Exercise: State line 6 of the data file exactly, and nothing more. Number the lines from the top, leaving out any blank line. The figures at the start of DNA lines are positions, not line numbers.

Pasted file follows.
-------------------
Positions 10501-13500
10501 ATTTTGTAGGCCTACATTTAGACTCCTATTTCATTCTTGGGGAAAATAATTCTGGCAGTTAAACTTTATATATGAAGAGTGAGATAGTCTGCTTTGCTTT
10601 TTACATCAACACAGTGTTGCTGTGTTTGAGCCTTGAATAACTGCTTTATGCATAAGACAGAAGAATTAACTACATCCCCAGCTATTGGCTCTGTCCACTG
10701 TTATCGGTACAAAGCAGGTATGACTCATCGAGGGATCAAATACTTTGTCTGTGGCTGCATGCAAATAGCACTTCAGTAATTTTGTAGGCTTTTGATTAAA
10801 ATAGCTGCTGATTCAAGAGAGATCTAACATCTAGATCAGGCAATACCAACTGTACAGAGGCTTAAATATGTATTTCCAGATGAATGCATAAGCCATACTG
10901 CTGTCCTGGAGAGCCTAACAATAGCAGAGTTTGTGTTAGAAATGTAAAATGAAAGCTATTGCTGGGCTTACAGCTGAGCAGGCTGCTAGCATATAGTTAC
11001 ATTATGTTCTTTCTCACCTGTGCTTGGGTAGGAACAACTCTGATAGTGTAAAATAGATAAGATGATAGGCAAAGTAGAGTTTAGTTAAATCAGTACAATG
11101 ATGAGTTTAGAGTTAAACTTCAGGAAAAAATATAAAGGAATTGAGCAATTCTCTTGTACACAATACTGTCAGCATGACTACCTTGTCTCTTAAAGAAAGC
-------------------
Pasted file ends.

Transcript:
10901 CTGTCCTGGAGAGCCTAACAATAGCAGAGTTTGTGTTAGAAATGTAAAATGAAAGCTATTGCTGGGCTTACAGCTGAGCAGGCTGCTAGCATATAGTTAC